You remember Mr. Potato Head? The toy was almost dead after its market debut. In the beginning, the toy was given away for free, as a prize in cereal boxes. But it required a real potato – not included, as you might suspect. The toy didn’t gain traction when they introduced just the parts to the marketplace, some think because it required a real potato. Instead of giving up (quitting!), the manufacturer decided to include a plastic body in the kit, Hasbro took over, and the rest is history. If you have kids, you know how important Mr. And Mrs. Potato Head were in rescuing Woody from the toy collector in Toy Story!

Failure is a necessary component of success. I started my sales career selling franchises for American Speedy Printing, a Michigan quick-print franchise. Any professional salesperson knows that sales is nothing more than a numbers game. Most say that out of 20 sales presentations you make, you’ll successfully close, or sell, just one prospect.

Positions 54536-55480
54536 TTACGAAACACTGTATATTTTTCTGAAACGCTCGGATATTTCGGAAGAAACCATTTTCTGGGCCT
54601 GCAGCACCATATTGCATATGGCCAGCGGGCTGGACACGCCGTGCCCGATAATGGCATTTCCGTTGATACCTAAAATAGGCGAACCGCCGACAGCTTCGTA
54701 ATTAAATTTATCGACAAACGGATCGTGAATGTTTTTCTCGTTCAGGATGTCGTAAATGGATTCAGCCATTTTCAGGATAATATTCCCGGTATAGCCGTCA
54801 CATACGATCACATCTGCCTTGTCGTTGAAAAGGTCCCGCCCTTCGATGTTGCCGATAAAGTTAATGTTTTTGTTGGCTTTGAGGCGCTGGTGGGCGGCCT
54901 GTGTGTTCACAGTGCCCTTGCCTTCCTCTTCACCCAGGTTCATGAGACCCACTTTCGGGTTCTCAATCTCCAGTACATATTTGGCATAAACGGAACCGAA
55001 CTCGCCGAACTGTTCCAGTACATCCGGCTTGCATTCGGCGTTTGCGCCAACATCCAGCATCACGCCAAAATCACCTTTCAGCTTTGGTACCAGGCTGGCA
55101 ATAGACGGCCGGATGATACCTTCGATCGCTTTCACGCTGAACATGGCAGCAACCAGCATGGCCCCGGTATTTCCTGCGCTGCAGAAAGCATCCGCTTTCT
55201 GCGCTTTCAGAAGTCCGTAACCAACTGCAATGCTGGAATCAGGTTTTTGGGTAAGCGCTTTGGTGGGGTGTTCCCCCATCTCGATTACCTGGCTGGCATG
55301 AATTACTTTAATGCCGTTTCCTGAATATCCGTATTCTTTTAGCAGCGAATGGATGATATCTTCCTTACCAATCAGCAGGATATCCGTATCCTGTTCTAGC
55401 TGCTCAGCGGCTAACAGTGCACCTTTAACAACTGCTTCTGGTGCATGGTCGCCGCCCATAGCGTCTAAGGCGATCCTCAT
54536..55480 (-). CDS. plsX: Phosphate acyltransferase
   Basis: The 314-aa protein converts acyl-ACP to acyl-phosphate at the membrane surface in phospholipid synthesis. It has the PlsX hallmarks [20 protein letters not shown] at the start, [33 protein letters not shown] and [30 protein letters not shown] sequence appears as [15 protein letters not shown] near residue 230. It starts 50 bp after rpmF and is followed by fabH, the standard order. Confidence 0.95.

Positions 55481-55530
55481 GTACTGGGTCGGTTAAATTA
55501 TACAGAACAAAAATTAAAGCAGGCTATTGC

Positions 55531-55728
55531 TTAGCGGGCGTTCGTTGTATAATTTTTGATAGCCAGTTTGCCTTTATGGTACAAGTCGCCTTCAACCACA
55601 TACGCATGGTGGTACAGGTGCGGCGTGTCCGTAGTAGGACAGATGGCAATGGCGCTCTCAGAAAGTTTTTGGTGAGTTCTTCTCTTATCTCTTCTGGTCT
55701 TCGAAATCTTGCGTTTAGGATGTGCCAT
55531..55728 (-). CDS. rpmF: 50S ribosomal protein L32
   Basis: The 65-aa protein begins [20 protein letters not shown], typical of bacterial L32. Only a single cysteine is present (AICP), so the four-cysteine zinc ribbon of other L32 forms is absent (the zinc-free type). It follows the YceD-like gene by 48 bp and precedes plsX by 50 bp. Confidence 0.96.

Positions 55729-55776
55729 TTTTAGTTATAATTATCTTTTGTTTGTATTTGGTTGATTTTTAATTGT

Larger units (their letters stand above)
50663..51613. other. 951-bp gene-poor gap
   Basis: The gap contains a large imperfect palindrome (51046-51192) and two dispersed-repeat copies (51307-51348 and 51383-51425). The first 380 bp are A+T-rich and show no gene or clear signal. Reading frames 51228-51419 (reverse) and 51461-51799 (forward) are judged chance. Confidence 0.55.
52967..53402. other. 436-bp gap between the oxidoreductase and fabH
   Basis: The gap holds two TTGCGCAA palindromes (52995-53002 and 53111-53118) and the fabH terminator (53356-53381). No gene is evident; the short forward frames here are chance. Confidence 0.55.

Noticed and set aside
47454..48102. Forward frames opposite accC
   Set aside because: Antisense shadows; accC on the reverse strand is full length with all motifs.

Each franchise I sold garnered me a $3,000 commission. I was talking to one of the more successful salesman there and explained I was very frustrated that I was hearing “no” again and again and hadn’t received commission money for some time. He told me I was thinking about sales entirely wrong. Instead of just regarding the close as a success, I had to think of each “no” as a success.

I must have looked puzzled, he went on to explain: the commission is $3,000 and statistically, you know you need to make 20 calls to sell one. And then he changed how I thought about hearing “no.” He said that every time he makes a call, he makes $150, or 1/20th of $3,000! Amazing. It’s just a different way of wrapping your head around failure. Each failure gets you closer to a success, so each failure is indeed worth something!

When you fail, learn from it, figure out what went wrong in your presentation. Perhaps you need to better demonstrate your value to your prospective clients. Perhaps you need to send samples specific to the job they’re calling about. Something in your presentation needs to be tweaked.